ST KILDA has finished training at RSEA Park on a chilly Tuesday morning.
Those who have hung around to watch the reserves team train, have a coffee in the café and check out the historical artifacts, are soon in for an unexpected treat.
Elvis is in the house. Or, as he is formally known, Neil Elvis 'Nicky' Winmar.
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Everyone gravitates towards him as he walks through the club's reception area. Players, coaches, staff members and fans. Especially, the fans.
"It's good to see that they still want to say hello," he said after signing the last jumper and posing for the final selfie.
St Kilda hasn't enjoyed as much team success as most clubs, but has had no shortage of superstars.
Winmar sits comfortably among them and is the Saints' newest member of the Australian Football Hall of Fame.
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Winmar landed at Moorabbin in 1987 just as the winds of change were sweeping through the club.
Favourite son Darrel Baldock agreed to leave his farm in Tasmania to become coach and instead of recycling discards from rival clubs, the Saints began to develop their own talent.
They were also fortunate that Winmar, then playing under Mal Brown and Don Haddow at South Fremantle, was one of the last players to sign with a VFL club under the old Form Four system that pre-dated the National Draft.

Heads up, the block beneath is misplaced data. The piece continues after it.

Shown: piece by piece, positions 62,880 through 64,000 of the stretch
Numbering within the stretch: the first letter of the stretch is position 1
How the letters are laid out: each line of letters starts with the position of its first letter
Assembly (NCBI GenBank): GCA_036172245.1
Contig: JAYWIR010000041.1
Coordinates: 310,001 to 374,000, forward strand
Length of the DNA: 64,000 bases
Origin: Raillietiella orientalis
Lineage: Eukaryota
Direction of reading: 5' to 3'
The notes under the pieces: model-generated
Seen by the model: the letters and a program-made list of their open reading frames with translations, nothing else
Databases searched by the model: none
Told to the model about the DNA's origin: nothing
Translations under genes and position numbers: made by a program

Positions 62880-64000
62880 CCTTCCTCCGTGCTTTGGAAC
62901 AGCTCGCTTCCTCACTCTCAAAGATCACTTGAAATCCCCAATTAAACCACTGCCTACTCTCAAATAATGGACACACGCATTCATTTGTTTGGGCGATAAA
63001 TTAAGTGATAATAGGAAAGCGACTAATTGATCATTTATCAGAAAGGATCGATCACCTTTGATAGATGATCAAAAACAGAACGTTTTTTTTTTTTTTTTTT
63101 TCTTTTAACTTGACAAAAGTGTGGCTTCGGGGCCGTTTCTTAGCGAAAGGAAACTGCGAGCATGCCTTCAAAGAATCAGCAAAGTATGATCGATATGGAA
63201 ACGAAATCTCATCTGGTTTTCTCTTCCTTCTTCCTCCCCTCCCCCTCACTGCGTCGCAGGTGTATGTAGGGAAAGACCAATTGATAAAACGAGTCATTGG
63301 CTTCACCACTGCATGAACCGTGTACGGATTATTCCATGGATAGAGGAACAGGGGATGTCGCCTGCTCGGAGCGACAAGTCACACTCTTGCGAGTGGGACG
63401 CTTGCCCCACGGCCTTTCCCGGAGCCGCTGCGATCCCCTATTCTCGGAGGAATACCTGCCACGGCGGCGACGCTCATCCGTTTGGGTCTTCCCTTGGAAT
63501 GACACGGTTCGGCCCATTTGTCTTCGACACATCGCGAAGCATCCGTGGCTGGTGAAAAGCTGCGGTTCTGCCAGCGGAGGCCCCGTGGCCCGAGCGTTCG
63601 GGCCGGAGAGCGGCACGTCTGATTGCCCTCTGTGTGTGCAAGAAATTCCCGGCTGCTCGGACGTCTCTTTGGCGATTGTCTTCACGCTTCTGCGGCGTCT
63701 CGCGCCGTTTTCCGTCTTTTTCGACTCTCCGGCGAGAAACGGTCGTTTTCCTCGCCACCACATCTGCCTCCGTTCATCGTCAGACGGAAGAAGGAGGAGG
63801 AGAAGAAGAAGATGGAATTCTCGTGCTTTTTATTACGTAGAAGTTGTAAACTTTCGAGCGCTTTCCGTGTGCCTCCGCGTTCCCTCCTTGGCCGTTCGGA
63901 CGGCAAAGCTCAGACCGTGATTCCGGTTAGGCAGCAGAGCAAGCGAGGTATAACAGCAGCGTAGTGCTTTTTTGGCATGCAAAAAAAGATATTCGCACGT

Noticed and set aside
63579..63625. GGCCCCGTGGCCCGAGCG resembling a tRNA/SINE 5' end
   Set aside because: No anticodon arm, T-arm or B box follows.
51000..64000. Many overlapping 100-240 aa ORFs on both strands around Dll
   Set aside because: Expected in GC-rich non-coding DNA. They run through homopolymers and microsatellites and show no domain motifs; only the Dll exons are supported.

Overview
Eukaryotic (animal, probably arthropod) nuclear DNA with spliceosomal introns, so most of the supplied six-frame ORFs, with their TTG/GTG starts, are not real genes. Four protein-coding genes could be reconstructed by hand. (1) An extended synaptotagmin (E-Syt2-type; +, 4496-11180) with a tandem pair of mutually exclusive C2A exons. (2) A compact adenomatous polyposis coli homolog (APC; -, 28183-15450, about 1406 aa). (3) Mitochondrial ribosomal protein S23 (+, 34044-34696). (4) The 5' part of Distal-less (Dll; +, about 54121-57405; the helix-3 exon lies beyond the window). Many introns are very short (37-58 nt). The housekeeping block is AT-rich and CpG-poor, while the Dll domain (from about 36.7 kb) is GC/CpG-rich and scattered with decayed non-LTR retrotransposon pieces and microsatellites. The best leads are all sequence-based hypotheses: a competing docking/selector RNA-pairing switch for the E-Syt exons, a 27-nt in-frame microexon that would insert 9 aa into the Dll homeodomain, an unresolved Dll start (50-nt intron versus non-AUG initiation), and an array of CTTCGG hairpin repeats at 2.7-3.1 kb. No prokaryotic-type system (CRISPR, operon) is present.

Kevin Sheedy was sniffing around trying to get him to Essendon, while West Coast was about to join the competition and had earmarked him for its inaugural 35-player squad.
But he honoured his commitment to the Saints, sparking a love affair between player and club that exists to this day.
He enjoyed a 12-month cameo with the Western Bulldogs to close out his playing career in 1999, but St Kilda is home.
"I was a bit scared and a bit nervous at the start," he said.
"I came over here having watched The Winners on TV, guys like Leigh Matthews would knock a few blokes over.
"They were strong boys. We used to watch and think, 'Whoa!'. We were skinny kids and our development time hadn't come."
The first thing he did when he came to St Kilda was to hit the gym.
"Even though I was 21 when I came over, I was still pretty slim. I got into the weights because I had to be stronger," he said.
"We were dedicated with what we wanted to do."
He played 20 matches in his first year. He was fit, fast and a superb user of the football. He was an excellent mark for his build and height and was an instant favourite of success-starved Saints fans.
"My pace was my main strength," he said.
"And also the way I got the footy, handled it and delivered it. I was always quick. As each week went on, I got better at it. I felt I could play this game."
And nor did it matter that his home ground had what was universally regarded as the worst playing surface in the League.
"When it got muddy, it did slow the other guys down a bit, but I had some pace," he said.
It also helped that he had some handy players further up the ground to kick to.
Tony Lockett became a star in 1987, kicking 117 goals, while Stewart Loewe began his ascension towards becoming one of the premier centre half-forwards in the League.
"It all started in the middle and the way we went about it," Winmar said.
"We got it out a few times and, if it worked, it worked. The way we delivered the footy, if Lockett was in front, he was going to get it because he was a very strong and powerful man."
Winmar won his first best and fairest in 1989, together with his first All-Australian blazer. The next year, with Ken Sheldon as coach, the Saints started their rise.